UK, Canada Unveil Interim Trade Agreement
By Paul Vieira
OTTAWA -- The U.K. and Canada said the countries had agreed on
an interim pact to cover trade once Britain is no longer part of a
European Union-Canada trade treaty, beginning Jan. 1.
The two countries said on Saturday officials would work on a
more comprehensive agreement, with talks to begin within a year of
the interim pact's ratification by the respective legislatures. The
interim trade pact extends tariff-free access for most goods, as
available under the Comprehensive Economic and Trade Agreement, or
CETA, which was formally signed in late 2016.
"The deal we have negotiated secures certainty for British and
Canadian businesses, safeguarding tens of thousands of jobs,"
Elizabeth Truss, the U.K. secretary of state for international
trade, said in a statement delivered by videoconference at a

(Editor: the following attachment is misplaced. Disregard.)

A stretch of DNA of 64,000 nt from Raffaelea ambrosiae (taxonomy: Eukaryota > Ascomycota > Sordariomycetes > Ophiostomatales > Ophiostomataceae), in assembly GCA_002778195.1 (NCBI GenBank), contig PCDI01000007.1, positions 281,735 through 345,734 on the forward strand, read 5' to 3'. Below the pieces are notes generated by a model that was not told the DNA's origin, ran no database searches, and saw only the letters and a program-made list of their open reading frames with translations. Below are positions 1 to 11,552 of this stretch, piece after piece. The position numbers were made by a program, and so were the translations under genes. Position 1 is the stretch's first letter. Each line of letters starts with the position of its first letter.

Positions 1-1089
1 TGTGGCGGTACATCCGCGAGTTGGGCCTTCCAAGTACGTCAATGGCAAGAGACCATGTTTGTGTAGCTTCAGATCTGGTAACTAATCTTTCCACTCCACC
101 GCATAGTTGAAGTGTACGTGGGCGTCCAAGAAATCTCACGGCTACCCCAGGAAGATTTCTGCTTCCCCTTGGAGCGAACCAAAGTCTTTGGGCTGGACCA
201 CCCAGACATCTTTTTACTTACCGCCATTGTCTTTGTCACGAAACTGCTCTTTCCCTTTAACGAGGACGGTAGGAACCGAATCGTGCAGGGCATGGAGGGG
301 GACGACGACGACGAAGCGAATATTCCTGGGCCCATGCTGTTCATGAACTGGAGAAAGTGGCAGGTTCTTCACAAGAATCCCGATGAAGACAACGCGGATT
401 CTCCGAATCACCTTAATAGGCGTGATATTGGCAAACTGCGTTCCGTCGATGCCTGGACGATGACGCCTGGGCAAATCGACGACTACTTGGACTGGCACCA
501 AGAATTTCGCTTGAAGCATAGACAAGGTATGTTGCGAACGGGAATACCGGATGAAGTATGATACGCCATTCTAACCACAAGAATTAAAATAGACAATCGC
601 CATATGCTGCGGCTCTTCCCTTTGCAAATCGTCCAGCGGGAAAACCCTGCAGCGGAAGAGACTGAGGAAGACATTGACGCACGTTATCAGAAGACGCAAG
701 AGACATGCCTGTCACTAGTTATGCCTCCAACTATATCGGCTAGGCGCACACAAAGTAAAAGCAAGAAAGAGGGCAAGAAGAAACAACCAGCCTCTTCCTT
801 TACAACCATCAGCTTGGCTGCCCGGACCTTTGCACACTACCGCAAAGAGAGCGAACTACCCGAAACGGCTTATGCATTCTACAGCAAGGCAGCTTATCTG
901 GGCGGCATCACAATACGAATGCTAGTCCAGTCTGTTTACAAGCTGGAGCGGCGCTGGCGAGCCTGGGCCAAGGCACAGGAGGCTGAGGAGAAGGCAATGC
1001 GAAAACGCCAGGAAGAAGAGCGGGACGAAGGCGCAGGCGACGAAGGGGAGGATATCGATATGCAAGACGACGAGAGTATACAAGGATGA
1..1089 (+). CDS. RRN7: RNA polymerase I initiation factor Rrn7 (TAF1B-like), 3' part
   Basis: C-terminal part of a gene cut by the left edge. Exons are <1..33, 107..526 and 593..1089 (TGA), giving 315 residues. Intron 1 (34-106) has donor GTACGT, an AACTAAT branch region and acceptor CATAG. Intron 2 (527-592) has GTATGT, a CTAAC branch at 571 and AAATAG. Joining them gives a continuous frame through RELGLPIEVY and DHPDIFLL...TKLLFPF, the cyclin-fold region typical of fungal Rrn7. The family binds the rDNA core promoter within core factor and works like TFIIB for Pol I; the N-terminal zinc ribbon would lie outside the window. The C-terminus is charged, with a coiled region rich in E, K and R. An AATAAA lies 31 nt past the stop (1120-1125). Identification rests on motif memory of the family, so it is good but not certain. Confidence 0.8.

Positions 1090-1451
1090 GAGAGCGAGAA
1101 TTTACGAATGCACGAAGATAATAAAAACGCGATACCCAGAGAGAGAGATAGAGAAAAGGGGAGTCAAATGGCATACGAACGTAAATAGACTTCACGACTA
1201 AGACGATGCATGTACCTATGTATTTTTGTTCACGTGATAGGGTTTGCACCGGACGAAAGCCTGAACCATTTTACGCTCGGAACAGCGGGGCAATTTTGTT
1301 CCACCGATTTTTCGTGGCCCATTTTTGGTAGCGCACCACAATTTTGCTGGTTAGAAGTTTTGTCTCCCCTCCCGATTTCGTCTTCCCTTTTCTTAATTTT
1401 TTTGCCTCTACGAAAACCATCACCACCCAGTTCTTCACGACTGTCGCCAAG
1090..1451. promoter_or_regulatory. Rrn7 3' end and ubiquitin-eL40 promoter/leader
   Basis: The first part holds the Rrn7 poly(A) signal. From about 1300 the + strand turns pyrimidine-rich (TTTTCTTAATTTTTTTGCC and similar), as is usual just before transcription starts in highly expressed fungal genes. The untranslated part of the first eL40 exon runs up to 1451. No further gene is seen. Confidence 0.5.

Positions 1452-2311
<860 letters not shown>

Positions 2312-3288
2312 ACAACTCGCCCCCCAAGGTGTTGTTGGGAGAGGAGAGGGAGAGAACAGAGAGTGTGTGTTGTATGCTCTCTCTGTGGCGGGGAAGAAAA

Canadian government news conference.
Mary Ng, Canada's trade minister, said a new U.K.-Canada deal
would build upon the CETA and focus on other items such as the
environment, women and the small-business sector.
The U.K. is Canada's most important commercial partner in
Europe, with two-way trade in merchandise goods reaching 29.04
billion Canadian dollars, or the equivalent of $22.22 billion, in
After Jan. 1, the U.K. will no longer be part of the EU's single
market and therefore no longer committed to the bloc's free
movement of goods, services, capital and labor. The two sides are
in negotiations about their future relationship, to cover among
other topics involving trade and security.
The U.K. also started talks in May with the U.S. about a trade
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(END) Dow Jones Newswires
November 21, 2020 10:34 ET (15:34 GMT)
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